5.1 The Complainant provides details of the history and current operation of the "H&R Block" business of which it form a part. It refers to its various US registered trade marks including US registered trade mark no 3,338,962 referred to above.
5.2 The Complainant contends that the Domain Name is confusingly similar to those marks, with the only differences being that the ampersand is omitted and the letter "c" is replaced with an "x". It is claimed that the differences are such that this is a case of typosquating, noting that the letter "c" is adjacent to the letter "x" on a "qwerty" keyboard.
5.3 It "presumes" that the Respondent obtains revenue for each Internet user that uses the Domain Name and is thereby redirected to Intuit's TurboTax website. In any event, it claims that the use made of the Domain Name involves the intentional trading of the fame of the Complainant's mark and that consequentially the Respondent has no legitimate right or interest in the same. It further claims that none of the examples of rights or legitimate interests provided in paragraph 4(c) of the Policy apply in this case.
5.4 The Complainant further asserts that the use made of the Domain Name demonstrates that the Domain Name was registered and used in bad faith.
5.5 The Respondent did not reply to the Complainant's contentions.
6. Discussion and Findings
6.1 There are no exceptional circumstances within paragraph 5(f) of the Rules so as to prevent this Panel from determining the present dispute based upon the Complaint, notwithstanding the failure of the Respondent to lodge any Response.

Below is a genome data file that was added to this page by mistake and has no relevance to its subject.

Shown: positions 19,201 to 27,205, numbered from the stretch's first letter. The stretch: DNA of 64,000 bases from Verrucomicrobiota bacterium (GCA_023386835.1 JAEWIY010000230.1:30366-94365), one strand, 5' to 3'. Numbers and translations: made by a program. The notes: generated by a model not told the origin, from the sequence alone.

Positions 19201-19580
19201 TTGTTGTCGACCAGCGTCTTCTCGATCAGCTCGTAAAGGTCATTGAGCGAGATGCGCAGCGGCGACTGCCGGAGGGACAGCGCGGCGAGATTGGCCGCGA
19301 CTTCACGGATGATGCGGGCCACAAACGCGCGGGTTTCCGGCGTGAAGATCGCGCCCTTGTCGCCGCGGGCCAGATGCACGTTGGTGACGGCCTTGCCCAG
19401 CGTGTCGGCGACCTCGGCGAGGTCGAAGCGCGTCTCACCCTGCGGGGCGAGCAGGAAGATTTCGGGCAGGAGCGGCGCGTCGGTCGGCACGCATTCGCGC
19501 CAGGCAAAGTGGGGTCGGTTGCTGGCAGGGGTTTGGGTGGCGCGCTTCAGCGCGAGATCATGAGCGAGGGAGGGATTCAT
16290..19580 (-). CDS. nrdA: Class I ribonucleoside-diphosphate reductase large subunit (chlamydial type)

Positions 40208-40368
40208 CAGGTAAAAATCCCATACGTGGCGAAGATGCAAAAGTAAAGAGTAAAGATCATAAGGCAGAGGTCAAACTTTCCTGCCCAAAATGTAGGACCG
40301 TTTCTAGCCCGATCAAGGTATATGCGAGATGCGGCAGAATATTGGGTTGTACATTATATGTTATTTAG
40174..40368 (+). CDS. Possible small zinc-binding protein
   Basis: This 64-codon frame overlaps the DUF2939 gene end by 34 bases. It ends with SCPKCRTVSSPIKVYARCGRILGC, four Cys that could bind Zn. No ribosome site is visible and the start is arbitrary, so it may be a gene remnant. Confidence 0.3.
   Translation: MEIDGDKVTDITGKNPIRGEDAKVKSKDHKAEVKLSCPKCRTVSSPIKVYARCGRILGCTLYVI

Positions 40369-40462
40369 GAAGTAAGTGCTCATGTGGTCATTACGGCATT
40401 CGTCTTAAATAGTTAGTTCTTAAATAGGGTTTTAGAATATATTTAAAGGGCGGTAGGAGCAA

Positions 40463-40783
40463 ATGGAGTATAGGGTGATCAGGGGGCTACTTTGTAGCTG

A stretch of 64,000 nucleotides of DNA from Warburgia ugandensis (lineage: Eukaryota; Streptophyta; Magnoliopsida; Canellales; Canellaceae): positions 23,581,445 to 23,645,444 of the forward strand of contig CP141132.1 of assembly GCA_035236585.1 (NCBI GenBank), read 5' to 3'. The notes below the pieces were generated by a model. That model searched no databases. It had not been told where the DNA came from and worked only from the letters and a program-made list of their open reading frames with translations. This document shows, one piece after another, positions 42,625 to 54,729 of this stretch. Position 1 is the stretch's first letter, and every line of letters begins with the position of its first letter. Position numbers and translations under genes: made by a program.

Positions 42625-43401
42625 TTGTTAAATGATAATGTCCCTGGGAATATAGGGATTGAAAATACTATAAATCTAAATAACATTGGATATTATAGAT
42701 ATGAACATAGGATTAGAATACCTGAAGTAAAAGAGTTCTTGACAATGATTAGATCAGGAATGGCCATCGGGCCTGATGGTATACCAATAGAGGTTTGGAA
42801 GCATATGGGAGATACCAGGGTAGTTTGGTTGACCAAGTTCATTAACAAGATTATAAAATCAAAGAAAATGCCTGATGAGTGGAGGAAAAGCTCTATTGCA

6.2 Notwithstanding this default, it remains incumbent on the Complainant to make out its case in all respects under paragraph 4(a) of the Policy. Namely, the Complainant must prove that:
(i) the Domain Name is identical or confusingly similar to a trade mark or service mark in which the Complainant has rights (Policy, paragraph 4(a)(i)); and
(ii) the Respondent has no rights or legitimate interests in respect of the Domain Name (Policy, paragraph 4(a)(ii)); and
(iii) the Domain Name has been registered and is being used in bad faith (Policy, paragraph 4(a)(iii)).
6.3 However, under paragraph 14 of the Rules, where a party does not comply with any provision of the Rules, the panel shall "draw such inferences therefrom as it considers appropriate".
A. Identical or Confusingly Similar